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RE: Another possible decision for the tree

From: Yalcinalp, Umit <umit.yalcinalp@sap.com>
Date: Wed, 25 May 2005 02:05:11 +0200
Message-ID: <2BA6015847F82645A9BB31C7F9D64165092761@uspale20.pal.sap.corp>
To: "David Orchard" <dorchard@bea.com>, "David Hull" <dmh@tibco.com>, <public-ws-async-tf@w3.org>
In SAP's opinion, we definitely need to define a SOAP Request/In MEP. 
I am not sure what you mean from an HTTP binding perspective whether
this would be a request-optional-response binding but rather
request-response binding where the response is always HTTP response with


From: public-ws-async-tf-request@w3.org
[mailto:public-ws-async-tf-request@w3.org] On Behalf Of David Orchard
Sent: Tuesday, May 24, 2005 3:12 PM
To: David Hull; public-ws-async-tf@w3.org
Subject: RE: Another possible decision for the tree

1. I think is the right way to go.  That's why I proposed the soap
request mep.  I think this makes writing the binding easier.   One could
either create a new one-way binding, as I did, or create a new
request-optional-response binding.  The optional-response binding then
specifies behaviour for one-way or request-response meps.





From: public-ws-async-tf-request@w3.org
[mailto:public-ws-async-tf-request@w3.org] On Behalf Of David Hull
Sent: Tuesday, May 24, 2005 12:17 PM
To: public-ws-async-tf@w3.org
Subject: Another possible decision for the tree


>From recent pondering, there appear (to me) to be three different ways
to handle fire-and-forget one-way:

1.	Define a "SOAP request" MEP, analogous to "SOAP reply", with the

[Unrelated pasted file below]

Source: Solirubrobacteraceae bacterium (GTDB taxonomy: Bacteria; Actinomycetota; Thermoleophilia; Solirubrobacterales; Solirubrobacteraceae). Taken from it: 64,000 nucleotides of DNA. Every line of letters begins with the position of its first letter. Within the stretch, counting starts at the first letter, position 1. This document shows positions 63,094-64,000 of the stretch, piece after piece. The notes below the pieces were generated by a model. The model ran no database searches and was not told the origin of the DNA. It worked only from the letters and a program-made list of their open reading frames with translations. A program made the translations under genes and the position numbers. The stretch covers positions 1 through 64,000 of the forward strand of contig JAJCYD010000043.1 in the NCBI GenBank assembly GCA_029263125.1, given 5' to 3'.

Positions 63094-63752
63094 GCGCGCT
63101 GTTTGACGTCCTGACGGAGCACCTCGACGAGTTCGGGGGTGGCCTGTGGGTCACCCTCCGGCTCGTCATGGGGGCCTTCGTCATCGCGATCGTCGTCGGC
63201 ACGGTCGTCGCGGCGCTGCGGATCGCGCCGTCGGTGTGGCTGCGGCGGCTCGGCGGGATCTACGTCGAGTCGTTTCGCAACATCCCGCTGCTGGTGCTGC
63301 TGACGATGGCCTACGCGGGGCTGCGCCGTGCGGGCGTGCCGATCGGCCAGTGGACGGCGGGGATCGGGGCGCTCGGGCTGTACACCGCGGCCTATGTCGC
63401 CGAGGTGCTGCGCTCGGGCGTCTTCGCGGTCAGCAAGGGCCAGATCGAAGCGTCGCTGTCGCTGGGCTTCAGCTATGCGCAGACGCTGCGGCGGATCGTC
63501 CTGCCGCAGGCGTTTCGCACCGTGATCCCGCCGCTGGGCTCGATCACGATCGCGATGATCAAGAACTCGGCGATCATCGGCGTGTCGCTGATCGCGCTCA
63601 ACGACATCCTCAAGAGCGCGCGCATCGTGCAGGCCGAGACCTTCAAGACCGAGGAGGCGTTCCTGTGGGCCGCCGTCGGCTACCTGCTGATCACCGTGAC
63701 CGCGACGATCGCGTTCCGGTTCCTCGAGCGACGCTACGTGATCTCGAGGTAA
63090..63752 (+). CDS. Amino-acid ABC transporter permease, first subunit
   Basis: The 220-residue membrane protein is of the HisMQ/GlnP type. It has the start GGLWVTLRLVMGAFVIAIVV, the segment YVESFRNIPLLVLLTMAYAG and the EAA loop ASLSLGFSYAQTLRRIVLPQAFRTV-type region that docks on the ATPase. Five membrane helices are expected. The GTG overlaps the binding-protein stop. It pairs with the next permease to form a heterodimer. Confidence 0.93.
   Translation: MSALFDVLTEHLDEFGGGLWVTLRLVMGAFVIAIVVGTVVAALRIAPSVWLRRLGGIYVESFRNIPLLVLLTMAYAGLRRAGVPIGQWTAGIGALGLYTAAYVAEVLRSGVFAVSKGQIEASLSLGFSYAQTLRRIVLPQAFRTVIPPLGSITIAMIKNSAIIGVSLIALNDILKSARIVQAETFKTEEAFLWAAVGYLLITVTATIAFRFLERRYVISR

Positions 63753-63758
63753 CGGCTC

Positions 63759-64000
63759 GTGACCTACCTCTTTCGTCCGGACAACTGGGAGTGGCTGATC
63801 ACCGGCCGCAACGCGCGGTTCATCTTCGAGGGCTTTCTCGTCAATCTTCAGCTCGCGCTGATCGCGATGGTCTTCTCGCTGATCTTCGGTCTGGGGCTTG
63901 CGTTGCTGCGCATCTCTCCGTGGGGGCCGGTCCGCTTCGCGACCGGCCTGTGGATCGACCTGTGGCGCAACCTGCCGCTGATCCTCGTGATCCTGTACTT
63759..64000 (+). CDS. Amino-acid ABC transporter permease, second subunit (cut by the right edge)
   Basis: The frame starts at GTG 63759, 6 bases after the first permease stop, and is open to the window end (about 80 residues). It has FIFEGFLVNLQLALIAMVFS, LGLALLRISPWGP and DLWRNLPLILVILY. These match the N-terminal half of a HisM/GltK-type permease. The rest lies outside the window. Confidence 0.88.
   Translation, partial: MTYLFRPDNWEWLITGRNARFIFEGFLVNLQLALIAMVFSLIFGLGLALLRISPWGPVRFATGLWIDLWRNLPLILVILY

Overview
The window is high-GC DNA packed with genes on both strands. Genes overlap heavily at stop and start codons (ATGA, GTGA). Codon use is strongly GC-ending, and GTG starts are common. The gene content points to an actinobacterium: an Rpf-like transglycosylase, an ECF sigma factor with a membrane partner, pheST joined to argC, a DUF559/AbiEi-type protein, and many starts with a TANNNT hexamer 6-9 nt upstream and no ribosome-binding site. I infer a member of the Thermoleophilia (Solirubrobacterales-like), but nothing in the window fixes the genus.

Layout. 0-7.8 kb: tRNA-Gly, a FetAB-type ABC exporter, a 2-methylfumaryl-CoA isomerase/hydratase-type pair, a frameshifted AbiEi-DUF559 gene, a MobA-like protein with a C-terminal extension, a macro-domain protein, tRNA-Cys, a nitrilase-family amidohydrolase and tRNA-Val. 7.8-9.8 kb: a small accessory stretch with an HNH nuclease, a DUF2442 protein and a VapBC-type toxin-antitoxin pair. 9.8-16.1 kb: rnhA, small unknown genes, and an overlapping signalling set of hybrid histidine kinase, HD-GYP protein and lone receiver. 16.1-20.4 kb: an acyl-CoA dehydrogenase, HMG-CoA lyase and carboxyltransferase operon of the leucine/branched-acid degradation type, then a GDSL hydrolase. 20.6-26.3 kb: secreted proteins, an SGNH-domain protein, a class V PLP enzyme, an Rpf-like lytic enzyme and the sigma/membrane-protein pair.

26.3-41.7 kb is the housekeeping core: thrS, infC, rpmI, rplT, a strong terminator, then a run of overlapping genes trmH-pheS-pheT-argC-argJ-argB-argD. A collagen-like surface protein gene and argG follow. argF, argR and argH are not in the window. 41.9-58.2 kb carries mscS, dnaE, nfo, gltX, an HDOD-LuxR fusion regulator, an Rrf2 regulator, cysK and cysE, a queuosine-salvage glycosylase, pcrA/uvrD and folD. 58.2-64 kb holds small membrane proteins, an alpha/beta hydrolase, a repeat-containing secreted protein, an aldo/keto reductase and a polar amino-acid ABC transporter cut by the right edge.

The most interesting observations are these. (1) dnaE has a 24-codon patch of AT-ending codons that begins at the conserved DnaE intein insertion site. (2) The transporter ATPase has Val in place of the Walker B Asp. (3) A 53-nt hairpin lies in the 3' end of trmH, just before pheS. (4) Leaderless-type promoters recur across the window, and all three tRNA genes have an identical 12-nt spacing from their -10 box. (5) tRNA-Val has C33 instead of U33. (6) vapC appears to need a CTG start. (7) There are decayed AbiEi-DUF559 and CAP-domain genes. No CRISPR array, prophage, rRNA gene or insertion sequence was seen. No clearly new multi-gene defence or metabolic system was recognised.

semantic that such a MEP is just the first part of the "SOAP
request-response" MEP, with behavior after delivery of the "request"
unspecified.  This reflects the idea that the sender doesn't care what
happens after it sends the message, and allows the receiver to do
whatever it likes, even close the connection.  The term "request" would
be a bit of a misnomer, given that a response will not always be

2.	Define a SOAP one-way MEP with the semantic that, if there is a
back-channel, the receiver MUST send some sort of empty "marker" message

3.	Try to define SOAP one-way in terms of SOAP request-response.
This would work for HTTP with a marker message, but I don't see how it
would work with a pure one-way binding.  Perhaps define such a binding
as always producing some sort of synthetic marker response, but this
seems backwards. 

Right now, I'm split between (1) and (2).  Option 1 has a certain
symmetry to it, but I'm not sure whether the lack of constraint is a bug
or a feature.  If it's a bug, then option 2 is good.
Received on Wednesday, 25 May 2005 00:06:49 UTC

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